One of the oldest axioms in marketing is the Rule of Seven, which says it takes seven exposures to a brand or product before a consumer is comfortable trusting the brand, accepting the brand’s message or purchasing the product. Most people say the rule started in the ‘30s with Hollywood film promotion, but it’s attributed to plenty of marketing experts through the years.
It’s true. Well, the number seven may not be an exact science, but the idea holds up.
I’ve heard marketers claim as many as 20 brand exposures are needed, but that’s probably a lousy marketer trying to make up for subpar strategy.
Either way, the more a person touches your brand, the more familiar they will be with your brand, and depending on the nature of those touches, likely to interact with you and your product.
This rule is almost always taken as a good thing, but it has two sides. If you were exposed to Exxon for the first time in March and April of 1989, you would have become very familiar with the brand, but not necessarily as a trusted leader in energy solutions. The leaking Exxon Valdez didn’t exactly confirm a message of reliability.
It would also be easy to mention BP, but I don’t want to talk about that.
The inverse happens toward the end of every professional sports season when people who otherwise don’t pay attention to sports suddenly have subconscious positive feelings for teams making unexpected championship runs because of all the positive brand exposure. After all, we want to back a winner.
Exposures influence legitimacy and reputation — for good or bad. Reputation has been a part of marketing since distributors began putting labels on their goods, but in the age of a global marketplace and online reviews, reputation is marketing.
Consider this: a 2013 Neilsen study showed 84 percent of people trust family and friend recommendations, but a growing number of people, 68 percent, trust consumer opinions posted online. These two numbers feel a little too close to most of us older than millennials.
What does this mean for your business?
This means most people make their assumptions of a brand based on their own interactions with the brand. A close second is the account of interactions other people have had. This is all before considering the advertising and messaging being communicated by the brand itself.
In the web world everyone says content is king, but in the brand world continuity is king.
Control your message
We’ve established that a consumer has to interact with your brand a number of times before it exists in their mind — whether that number is seven, five or 15. Those touches can happen anywhere — your website, a newspaper ad, your branded service trucks, a friend’s recommendation or an employee’s off-handed comment over drinks.
Different types of touches carry different weight depending on the consumer, but the point remains the same; each time someone touches your brand, they are becoming more familiar with it — and hopefully more comfortable and trusting of it.
Think of all the ways people are exposed to your brand each day — Twitter, Facebook, online, television ads, Yelp or being cut off by your branded vehicle.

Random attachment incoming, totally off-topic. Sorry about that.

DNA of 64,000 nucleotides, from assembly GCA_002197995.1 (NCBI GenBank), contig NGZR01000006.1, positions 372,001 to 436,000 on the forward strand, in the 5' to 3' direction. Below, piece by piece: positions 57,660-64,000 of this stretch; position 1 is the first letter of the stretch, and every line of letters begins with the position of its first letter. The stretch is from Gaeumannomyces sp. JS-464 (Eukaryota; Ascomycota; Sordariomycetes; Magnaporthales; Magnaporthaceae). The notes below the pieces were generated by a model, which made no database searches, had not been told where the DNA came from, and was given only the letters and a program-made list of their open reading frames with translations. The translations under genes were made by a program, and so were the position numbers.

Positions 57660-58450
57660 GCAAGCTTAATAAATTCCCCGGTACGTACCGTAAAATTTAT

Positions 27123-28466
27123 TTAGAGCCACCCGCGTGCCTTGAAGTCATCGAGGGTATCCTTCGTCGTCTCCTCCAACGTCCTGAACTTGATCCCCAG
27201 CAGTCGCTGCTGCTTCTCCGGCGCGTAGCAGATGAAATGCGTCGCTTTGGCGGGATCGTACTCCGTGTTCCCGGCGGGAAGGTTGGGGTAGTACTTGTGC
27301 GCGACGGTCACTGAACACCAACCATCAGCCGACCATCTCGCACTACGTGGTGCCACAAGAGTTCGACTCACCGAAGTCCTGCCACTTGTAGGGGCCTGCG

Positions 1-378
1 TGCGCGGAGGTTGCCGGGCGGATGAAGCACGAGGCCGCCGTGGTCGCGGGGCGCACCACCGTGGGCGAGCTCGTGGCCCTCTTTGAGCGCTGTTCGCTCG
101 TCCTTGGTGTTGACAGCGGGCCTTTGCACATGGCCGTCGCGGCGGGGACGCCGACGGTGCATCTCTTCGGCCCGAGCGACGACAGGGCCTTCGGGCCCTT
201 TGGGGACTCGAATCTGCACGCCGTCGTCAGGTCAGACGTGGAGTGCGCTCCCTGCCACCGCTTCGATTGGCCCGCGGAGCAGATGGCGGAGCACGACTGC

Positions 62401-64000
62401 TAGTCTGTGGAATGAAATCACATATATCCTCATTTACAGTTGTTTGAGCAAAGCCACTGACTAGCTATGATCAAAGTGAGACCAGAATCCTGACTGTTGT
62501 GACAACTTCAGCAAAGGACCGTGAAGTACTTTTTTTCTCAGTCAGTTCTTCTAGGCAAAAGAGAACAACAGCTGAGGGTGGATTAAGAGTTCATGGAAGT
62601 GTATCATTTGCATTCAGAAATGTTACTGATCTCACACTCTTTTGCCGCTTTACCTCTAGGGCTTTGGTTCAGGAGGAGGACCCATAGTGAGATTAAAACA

Consistency — the overlooked factor
In order for you to truly be in control of your message, you must be consistent. Make sure each exposure can be plotted in line with the last exposure and your brand’s target trajectory.
If a consumer sees your new brand on your website and your old brand on your service trucks, those exposureS don’t count.
What if your brand’s tag is, “Integrity you can count on,” but your CFO is being investigated for taking home office supplies on the sly? There is such as thing as bad publicity. In this case, the two touches count against each other.
Imagine you are comparing two widgets that perform almost identically, are priced competitively and are aesthetically similar. Would you pick the one made by the corporation that just warehouses and distributes these widgets or would you pick the one made by the company that hires lots of employees, trains them to hand-make the widgets and advertises their great company atmosphere? You would pick the one from the friendlier company. But, you would only pick the friendlier company if you had been exposed to their story seven (or 20) times.
And if the eighth exposure was a former employee coming out to say the great atmosphere was just window dressing, you will probably rethink your next widget purchase.
How do you control your message?
One of the best ways to control your message is through internal buy-in. This requires the most intention but will police itself in the long run. Create an internal culture that truly believes your company’s message.
If you are the car stereo installer that provides the best customer service in town, make sure your employees are aware of the reputation. Hold them to that standard. Hire employees who care about your customer’s audio experience.
One way to solve these problems is by selecting an internal brand ambassador, someone who’s job is to sign off on each ad or brand application before they go out the door. This will ensure that logos are correctly sized, colors match and messages align with the company’s overall brand and trajectory. This allows you to control the message.
Test this for yourself. Have you ever talked to a loyal customer who went to a different company to purchase a product or service you offer — not because they don’t trust you, but because they didn’t know they could get it from you?
You’ve probably already told them, but you obviously haven’t told them enough. Your brand wasn’t consistent.
How do you fix it? Tell more people better.